By Isaac Novak
Finding dinosaur footprints can be exciting for any scientist. Finding them in a unique place only increases the fun, but when a set of fossilized footprints was seen on the roof of a cave in Australia, it caused a mystery of decades that was recently solved.
How HeritageDaily reports, fossilized footprints were discovered on the roof of a cave near the city of Mount Morgan. It is a fossil hot spot of dinosaur footprint, but when some of the clues seemed to indicate dinosaurs walking upside down, the researchers kept shaking their heads and looking for answers.
Explaining exactly why the footprints appeared on the ceiling was quite simple. “The footprints that line the roof of the cave were not made by dinosaurs hanging upside down, but the dinosaurs walked on the sediment of the lake and these footprints were covered with sand,” Dr. Anthony Romilio of the University said in a statement from Queensland. .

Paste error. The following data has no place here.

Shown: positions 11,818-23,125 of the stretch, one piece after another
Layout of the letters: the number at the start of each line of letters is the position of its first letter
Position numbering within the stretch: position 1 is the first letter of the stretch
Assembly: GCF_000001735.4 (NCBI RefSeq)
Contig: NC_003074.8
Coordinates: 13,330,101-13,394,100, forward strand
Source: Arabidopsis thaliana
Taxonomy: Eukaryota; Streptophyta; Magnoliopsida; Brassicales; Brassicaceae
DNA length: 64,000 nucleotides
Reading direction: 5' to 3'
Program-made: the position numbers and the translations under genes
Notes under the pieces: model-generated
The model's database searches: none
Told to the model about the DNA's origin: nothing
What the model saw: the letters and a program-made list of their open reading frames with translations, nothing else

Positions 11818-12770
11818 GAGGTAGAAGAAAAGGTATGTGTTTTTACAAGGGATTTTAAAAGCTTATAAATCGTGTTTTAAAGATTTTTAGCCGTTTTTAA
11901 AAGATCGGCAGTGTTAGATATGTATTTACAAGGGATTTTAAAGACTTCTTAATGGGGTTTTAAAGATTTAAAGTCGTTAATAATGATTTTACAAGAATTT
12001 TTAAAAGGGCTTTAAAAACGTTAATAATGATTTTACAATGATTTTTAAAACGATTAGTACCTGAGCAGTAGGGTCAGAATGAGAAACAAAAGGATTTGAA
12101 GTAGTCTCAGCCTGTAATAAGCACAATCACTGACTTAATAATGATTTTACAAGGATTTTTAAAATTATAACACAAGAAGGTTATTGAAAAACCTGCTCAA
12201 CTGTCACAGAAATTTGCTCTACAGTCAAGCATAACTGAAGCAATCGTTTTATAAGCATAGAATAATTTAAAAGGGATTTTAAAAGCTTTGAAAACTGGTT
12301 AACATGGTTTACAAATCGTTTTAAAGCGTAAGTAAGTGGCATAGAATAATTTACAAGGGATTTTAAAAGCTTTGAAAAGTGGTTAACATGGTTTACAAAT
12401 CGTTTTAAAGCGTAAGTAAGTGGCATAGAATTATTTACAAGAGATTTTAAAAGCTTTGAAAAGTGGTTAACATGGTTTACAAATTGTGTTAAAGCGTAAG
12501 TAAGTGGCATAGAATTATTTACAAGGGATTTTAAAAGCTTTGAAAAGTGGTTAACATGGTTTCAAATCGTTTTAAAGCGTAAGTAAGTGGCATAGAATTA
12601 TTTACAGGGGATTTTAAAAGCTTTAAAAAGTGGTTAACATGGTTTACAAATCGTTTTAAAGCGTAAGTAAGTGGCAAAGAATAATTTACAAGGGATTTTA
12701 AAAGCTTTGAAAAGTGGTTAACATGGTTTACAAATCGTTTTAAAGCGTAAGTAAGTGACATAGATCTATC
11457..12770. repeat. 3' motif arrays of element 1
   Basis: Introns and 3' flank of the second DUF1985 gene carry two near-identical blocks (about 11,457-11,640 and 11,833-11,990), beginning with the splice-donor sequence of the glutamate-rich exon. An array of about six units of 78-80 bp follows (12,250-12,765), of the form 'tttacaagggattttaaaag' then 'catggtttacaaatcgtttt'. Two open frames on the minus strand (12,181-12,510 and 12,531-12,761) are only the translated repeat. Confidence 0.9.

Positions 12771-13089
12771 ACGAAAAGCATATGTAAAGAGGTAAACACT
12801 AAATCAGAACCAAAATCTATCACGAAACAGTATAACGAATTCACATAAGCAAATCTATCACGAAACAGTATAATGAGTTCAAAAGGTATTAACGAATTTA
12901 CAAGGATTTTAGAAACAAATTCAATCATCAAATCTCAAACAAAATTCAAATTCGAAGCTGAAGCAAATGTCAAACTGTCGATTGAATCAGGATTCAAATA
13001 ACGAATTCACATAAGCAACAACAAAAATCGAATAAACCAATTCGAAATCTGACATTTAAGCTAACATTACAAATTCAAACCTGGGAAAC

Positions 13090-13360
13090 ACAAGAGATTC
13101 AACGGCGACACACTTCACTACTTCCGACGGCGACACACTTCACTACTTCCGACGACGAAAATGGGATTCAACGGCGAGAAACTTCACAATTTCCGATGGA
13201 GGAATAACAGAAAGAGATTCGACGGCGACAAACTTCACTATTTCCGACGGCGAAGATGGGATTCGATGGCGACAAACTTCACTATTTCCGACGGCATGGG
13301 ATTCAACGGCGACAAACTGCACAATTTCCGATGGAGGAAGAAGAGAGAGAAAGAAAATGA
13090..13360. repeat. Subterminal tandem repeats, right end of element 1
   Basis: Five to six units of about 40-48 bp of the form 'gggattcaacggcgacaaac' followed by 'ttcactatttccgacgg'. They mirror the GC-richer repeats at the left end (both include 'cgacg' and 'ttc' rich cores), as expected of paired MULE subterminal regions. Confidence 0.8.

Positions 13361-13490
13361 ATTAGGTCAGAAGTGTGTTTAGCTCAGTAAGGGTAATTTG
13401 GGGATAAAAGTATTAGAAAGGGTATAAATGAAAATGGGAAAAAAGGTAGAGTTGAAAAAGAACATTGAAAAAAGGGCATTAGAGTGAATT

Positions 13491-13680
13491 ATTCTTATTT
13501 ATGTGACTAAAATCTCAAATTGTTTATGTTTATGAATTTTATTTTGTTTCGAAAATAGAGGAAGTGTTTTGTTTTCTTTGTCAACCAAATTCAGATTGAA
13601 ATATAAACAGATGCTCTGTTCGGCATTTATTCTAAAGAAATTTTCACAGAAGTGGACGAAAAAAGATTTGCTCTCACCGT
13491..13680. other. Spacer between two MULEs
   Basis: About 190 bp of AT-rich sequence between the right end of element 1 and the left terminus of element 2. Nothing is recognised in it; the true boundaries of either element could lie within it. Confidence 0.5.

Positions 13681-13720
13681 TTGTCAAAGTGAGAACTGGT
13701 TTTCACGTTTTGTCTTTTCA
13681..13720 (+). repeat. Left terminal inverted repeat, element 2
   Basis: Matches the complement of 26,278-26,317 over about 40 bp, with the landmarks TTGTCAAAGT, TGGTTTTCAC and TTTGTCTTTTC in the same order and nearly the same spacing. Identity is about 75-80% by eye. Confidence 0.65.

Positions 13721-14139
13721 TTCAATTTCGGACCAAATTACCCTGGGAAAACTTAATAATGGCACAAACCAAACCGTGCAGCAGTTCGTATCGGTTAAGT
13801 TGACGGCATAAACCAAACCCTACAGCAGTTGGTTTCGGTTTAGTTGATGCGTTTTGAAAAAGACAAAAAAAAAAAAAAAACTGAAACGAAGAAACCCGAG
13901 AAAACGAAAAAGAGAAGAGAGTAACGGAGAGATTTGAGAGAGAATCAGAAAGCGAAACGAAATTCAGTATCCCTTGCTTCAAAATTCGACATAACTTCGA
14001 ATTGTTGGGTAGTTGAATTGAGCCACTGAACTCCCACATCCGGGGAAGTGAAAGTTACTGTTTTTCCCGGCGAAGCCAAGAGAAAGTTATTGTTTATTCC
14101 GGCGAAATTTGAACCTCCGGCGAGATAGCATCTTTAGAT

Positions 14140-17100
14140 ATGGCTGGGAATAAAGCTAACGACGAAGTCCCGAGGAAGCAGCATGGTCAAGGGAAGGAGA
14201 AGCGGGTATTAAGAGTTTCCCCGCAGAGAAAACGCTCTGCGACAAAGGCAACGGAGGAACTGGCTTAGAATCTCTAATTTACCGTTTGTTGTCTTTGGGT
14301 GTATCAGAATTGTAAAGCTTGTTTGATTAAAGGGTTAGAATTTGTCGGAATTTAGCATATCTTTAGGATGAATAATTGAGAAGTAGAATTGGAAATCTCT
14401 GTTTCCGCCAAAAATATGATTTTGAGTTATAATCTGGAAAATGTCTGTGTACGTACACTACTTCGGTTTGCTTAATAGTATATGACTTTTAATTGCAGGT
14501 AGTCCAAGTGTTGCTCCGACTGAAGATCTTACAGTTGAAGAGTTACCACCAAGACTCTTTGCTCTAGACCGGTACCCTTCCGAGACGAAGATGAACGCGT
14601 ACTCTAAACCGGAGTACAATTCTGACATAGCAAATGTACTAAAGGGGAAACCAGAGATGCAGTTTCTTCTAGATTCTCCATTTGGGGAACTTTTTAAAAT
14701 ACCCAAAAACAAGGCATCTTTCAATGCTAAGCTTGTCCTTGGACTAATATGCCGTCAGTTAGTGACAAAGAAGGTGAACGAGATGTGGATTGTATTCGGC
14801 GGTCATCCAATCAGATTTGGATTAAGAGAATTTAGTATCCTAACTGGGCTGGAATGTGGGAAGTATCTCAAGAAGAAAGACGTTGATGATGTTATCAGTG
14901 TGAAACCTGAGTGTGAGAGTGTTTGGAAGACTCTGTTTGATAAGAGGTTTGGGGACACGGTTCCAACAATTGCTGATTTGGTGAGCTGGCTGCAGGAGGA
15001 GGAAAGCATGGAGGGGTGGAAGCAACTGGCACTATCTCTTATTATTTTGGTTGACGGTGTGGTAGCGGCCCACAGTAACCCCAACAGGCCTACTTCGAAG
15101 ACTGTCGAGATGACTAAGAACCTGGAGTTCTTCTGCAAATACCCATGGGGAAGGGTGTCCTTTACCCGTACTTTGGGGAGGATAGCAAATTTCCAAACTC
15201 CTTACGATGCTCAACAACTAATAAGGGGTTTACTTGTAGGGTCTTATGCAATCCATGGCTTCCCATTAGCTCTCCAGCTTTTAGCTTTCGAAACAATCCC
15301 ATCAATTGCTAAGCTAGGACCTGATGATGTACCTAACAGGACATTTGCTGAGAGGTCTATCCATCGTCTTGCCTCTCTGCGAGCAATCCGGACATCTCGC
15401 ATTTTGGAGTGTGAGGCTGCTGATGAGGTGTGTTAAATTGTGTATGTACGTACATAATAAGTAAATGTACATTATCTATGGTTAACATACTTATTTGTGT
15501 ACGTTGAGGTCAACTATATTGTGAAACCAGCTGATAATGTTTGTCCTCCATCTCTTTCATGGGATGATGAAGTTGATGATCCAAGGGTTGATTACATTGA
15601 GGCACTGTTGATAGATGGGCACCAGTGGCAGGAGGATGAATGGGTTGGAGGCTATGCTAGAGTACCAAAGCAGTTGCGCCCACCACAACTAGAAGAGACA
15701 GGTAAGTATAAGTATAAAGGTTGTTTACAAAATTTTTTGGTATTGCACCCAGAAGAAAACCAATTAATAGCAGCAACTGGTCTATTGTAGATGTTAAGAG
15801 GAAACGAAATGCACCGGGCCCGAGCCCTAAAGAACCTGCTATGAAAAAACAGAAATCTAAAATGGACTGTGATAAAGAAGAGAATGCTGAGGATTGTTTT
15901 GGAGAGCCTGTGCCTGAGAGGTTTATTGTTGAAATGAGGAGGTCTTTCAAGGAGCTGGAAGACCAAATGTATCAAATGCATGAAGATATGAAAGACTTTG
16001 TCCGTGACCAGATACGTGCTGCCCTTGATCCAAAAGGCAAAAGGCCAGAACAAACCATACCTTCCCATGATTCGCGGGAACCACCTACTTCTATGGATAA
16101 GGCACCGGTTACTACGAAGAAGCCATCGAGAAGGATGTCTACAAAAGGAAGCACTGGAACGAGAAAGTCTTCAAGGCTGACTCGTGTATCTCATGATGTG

However, what the prints seemed to show was really disconcerting for paleontologists. “The previous examinations of the traces of the ceiling suggested a very curious dinosaur behavior; that a carnivorous theropod walked on all four legs, ”explains Dr. Romilio.
Luckily, the children of one of the paleontologists who originally investigated the footprints more than half a century earlier were able to provide the university researchers with a wealth of information, including photos and molds of foot prints.
After investigating the treasure of the data, the researchers were able to determine that the prints told a misleading story. “Instead of a dinosaur walking on all fours, it seems we got two dinosaurs for the price of one, both plants-eaters that walked biped along the shore of an ancient lake,” said Dr. Romilio.
So, did dinosaurs walk normally and definitely did not float upside down? Journal.
Image source: Anthony Romilio
Mike Wehner has reported on technology and video games over the past decade, covering the latest news and trends in virtual reality, portable devices, smartphones and future technology.
More recently, Mike served as a technical editor on The Daily Dot, and has appeared on USA Today, Time.com and countless other websites and print. His love for
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